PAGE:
Elections Over, Now the Hard Part

Image credit: Burkina24

This guy, Roch Marc Christian Kaboré, was elected president of Burkina Faso in results announced last night around midnight. He got 53% of the vote, enough to avoid a run-off, as against 30% for his closest competitor. I was sitting with friends watching the returns and when the result appeared inevitable, Kaboré’s various opponents started to drop by his headquarters to congratulate him. In America, they make phone calls, but the phone system was pretty much overwhelmed last night as everybody tried to use smartphones and mobile data to watch the election returns. Bunches of young fellows in orange shirts started to flock around on street corners (orange is Kaboré’s party color – it looked like a party after a Dutch soccer championship), blowing vuvuzelas and car horns and loosing the occasional burst of celebratory gunfire. Or maybe it was fireworks, though as a connoisseur it sure sounded like gunfire to me. Anyway, nobody appears to have been shot and this morning the city seems calm.

Kaboré was a long-time supporter of Blaise Compaoré’s CDP party. He held a series of posts in government during the 27-year reign of Compaoré, including Prime Minister. When Compaoré was considering running for a fourth term in 2013-14, his advisors were split. Kaboré urged him to retire, take a post as head of an international organization, and reap the benefits of an honored elder statesman. The CDP party machinery could continue to dominate the country under a new leader. Kaboré suggested himself for that role, and he wasn’t alone. Many of the civilian leadership of the CDP supported him. The military advisors, on the other hand, including Djibril Bassolé and General Diendéré, the leaders of last month’s coup, preferred having Compaoré change the constitution to permit another term (he had already dodged the constitutional provision limiting him to two terms in order to be re-elected in 2010, which cost him the support of last night’s second-place finisher, Zephirin Diabré). Kaboré, his ambitions within the CDP thwarted and/or demonstrating a principled rejection of unlimited re-election (depending on your partisan point of view), broke with the CDP in 2014 and formed a new political party with the support of several members of the CDP’s executive committee. The remaining CDP executive formally denounced him as a traitor to the cause and spent the next year and a half vituperating against him. In this election, the CDP was not permitted to offer any presidential candidates and they directed their supporters to vote for anybody but Kaboré.

Nonetheless, last night’s result demonstrates that Kaboré has inherited the CDP electoral dominance that, along with a willingness to assassinate the odd political opponent, kept Compaoré in power for 27 years. It helps that Kaboré is a genuinely respected leader, both locally and internationally. His opponents, like my neighbors up the street, pointed to the fact that his promotions were based on loyalty to the party rather than necessarily qualifications, but nobody can argue that he didn’t show administrative and leadership skills in those jobs. The country could definitely be in worse hands.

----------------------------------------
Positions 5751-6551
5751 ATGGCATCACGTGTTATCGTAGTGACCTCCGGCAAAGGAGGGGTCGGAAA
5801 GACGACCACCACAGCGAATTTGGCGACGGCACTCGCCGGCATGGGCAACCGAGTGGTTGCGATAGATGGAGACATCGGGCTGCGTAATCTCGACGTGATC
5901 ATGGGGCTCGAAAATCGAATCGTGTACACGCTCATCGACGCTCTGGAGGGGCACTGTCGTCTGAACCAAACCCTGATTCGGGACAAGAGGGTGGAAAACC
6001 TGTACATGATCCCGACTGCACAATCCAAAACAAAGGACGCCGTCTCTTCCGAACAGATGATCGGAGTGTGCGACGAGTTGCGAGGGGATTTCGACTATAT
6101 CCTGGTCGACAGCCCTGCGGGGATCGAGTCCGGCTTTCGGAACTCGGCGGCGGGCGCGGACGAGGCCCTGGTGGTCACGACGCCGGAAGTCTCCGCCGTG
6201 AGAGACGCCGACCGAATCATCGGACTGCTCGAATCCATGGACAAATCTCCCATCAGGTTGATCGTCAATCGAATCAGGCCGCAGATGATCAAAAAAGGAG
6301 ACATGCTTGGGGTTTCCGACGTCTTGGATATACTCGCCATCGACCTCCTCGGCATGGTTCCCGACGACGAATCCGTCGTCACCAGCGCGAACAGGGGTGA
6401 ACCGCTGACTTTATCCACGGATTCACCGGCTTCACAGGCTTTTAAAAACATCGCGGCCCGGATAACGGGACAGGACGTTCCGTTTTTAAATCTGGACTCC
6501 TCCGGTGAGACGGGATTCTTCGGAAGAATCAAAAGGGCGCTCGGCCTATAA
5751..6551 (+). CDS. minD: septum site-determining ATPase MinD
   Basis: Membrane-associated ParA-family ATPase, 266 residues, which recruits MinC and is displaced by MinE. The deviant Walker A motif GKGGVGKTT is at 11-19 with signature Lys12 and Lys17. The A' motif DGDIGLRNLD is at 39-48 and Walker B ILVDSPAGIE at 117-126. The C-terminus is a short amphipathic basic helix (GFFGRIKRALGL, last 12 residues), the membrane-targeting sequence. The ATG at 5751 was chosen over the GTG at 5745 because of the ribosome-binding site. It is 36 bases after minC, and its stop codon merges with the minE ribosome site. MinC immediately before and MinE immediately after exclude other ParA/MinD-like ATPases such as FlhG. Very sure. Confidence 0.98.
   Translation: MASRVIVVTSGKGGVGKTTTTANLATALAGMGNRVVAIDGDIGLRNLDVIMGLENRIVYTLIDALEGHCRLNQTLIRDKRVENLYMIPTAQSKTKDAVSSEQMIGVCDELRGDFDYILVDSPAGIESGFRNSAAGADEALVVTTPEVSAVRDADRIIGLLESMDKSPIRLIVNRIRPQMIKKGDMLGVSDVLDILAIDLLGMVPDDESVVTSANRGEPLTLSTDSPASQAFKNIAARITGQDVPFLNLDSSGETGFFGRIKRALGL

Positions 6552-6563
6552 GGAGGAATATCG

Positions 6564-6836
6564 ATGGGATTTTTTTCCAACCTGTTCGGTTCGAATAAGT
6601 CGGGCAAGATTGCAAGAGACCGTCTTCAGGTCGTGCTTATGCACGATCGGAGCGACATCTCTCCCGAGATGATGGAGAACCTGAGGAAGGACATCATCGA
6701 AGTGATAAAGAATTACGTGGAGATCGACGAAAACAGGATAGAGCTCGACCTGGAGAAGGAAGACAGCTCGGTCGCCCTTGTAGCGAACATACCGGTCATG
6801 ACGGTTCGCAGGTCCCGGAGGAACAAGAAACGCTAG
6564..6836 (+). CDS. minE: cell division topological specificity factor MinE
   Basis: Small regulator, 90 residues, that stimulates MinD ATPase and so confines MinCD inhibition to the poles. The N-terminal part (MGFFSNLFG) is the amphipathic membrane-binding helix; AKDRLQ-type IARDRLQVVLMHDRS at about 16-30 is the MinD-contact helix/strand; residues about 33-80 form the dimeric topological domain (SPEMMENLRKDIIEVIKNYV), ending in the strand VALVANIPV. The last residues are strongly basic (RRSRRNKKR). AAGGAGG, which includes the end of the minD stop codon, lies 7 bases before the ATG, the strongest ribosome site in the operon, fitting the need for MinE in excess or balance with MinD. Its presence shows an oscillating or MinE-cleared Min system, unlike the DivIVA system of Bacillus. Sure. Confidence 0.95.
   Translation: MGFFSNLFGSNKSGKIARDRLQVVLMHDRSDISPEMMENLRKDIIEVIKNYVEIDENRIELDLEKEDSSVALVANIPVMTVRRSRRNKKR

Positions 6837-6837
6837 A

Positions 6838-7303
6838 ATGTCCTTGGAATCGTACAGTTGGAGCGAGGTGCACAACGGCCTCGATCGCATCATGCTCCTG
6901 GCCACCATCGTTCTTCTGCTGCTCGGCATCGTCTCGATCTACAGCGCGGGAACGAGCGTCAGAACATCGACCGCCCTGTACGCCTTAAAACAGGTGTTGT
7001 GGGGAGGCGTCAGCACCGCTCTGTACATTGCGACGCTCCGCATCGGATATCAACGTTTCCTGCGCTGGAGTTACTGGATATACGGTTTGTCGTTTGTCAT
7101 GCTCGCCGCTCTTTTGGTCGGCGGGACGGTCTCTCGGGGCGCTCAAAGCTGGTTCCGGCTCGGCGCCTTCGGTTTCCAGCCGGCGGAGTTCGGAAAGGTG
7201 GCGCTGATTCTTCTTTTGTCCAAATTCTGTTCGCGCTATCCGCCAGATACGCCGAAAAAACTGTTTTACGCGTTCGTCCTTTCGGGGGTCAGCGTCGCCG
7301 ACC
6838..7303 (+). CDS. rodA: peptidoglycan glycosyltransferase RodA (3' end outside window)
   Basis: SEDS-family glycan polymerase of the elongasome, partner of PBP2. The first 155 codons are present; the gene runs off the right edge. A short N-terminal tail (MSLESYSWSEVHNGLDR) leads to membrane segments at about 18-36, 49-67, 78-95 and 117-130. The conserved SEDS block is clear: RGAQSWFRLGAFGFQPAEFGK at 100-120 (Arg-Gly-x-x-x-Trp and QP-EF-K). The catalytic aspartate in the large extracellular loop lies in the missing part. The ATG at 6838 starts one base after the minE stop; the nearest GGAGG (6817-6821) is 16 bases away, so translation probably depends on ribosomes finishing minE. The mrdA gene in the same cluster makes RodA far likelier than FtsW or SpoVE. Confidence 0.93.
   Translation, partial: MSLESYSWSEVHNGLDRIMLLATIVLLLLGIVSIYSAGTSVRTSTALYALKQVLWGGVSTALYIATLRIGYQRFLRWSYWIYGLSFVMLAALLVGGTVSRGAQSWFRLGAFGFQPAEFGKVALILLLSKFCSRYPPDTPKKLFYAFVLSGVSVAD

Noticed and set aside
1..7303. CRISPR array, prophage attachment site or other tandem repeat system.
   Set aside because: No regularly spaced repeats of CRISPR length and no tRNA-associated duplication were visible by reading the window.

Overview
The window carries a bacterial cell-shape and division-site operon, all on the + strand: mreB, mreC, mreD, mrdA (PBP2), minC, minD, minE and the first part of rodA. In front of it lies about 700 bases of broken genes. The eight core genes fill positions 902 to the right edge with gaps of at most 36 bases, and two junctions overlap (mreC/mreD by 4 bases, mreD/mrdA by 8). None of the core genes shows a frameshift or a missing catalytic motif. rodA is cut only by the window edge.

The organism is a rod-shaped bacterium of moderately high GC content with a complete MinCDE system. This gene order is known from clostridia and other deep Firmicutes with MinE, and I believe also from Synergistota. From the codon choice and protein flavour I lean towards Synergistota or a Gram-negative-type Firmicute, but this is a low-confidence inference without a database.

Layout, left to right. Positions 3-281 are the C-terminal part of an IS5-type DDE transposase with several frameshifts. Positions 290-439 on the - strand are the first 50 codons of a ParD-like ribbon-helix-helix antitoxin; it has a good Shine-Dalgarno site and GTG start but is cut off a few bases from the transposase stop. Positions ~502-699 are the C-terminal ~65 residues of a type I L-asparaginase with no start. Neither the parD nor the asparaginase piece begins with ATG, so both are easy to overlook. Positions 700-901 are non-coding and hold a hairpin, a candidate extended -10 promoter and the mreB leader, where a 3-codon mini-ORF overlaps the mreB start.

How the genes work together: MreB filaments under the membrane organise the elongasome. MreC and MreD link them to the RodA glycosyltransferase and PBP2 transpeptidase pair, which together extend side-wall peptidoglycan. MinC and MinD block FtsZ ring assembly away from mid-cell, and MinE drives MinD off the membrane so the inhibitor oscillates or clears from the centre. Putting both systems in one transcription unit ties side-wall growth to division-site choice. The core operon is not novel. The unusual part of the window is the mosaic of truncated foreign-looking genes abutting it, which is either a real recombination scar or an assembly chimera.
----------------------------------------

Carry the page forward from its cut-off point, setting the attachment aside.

Interestingly, no results have yet been posted for the legislative election. It is unclear if people would have split their tickets. The CDP offered legislative candidates, and perhaps people voted for Roch for president and CDP candidates for legislature. Or maybe there was some other sort of ticket-splitting going on. In any case, I’m still anticipating that the institutional desires of the legislature combined with popular pressure will lead to constitutional reforms that will give greater power to the legislature. Probably what is happening is that they are counting the legislative vote after the presidential one and we will have those results in the next day or two. One of my students who is involved in the vote-counting process postponed a meeting we had scheduled for today until Friday, which gives me a sense of how long he expects it to take.

I’ve got an appointment this afternoon with the President of the University of Ouagadougou and the Ambassador. Sort of a formal presentation and recognition that the US Government is providing two professors this year. Looks like the US Embassy is taking the position that things are back to normal. They scheduled this meeting a week ago, so they were pretty confident that there wouldn’t be a big nasty mess today. Nice to know. The Ambassador got on local media yesterday when he visited a polling place and said nice things about the election process. He is widely respected here.

Now, the hard work begins. The new government will have to govern effectively. Cutting down on corruption, making government services more widely available, providing basic services more efficiently (the power was out for a couple of hours earlier this morning, underlining one of the biggest problems this country faces). So onward and upward, Burkina Faso!


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